Few people have more faith in hashtag activism than the U.S. Special Forces, who are worried #BringBackOurGirls will tweet them into Nigeria, just as #Kony2012 put pressure on the U.S. to send troops to Uganda. While there are similarities — horrific crimes being committed in African "jungles" while governments sit by — the logistics in Nigeria limit the possibility of a hashtag deployment.
“We’re being tweeted into combat,” an anonymous military official told NBC News. Senior Operations commanders for the Navy SEALs, Delta Force, and Rangers Regiment have warned their men that “the hashtag will bring (them) out” to Northeast Nigeria to rescue the girls.
On the one hand, there is public pressure in America to help find the girls, from the thousands of tweets from celebrities to everyday hashtag activists. And while the Kony 2012 video, created to draw attention to Ugandan warlord Joseph Kony, wasn't the first step in American involvement there, it made a difference. "No other American military project in sub-Saharan Africa has generated the attention — and the high expectations — as the pursuit of Mr. Kony, partly thanks to a wildly popular video on Mr. Kony’s notorious elusiveness and brutality, 'Kony 2012,'" The New York Times reported in April 2012.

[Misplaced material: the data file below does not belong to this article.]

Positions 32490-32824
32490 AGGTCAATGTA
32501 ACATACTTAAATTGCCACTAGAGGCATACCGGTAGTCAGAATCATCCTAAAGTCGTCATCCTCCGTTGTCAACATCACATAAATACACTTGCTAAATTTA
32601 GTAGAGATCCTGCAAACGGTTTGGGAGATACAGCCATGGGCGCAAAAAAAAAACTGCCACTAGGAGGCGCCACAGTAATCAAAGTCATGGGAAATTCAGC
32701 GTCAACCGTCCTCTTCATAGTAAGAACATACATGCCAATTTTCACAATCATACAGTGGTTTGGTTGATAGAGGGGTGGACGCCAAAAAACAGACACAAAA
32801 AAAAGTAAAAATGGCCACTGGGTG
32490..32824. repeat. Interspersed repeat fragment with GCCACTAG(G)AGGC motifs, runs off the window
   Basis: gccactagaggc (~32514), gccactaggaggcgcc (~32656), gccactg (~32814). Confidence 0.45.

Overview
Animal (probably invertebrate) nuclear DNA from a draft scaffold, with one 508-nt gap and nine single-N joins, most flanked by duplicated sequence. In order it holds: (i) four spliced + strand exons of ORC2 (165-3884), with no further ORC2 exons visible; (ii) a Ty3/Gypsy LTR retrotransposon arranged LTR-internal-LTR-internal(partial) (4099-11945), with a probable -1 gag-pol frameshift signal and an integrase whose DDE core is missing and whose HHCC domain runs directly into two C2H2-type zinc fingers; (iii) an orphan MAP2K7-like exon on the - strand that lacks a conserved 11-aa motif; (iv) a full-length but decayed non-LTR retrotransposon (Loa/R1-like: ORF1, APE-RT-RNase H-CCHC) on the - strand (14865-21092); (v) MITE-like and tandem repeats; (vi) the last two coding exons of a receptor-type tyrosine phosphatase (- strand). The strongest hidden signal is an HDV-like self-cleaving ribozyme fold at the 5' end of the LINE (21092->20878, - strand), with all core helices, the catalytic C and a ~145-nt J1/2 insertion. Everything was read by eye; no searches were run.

But rescuing the girls in Nigeria would require specific information on where the girls are, how many men are guarding them and confidence that all camps could be raided at once, according to retired Col. Jack Jacobs. Right now the U.S. can't even confirm reports that the Nigerian officials know where the girls are. And it's unlikely that all the girls would survive a rescue attempt. In that sense, too, there's a precedent: in 2008 the American military helped plan and pay for a raid of Kony's camp in the Congo. The attack failed, and his army killed as many as 900 civilians.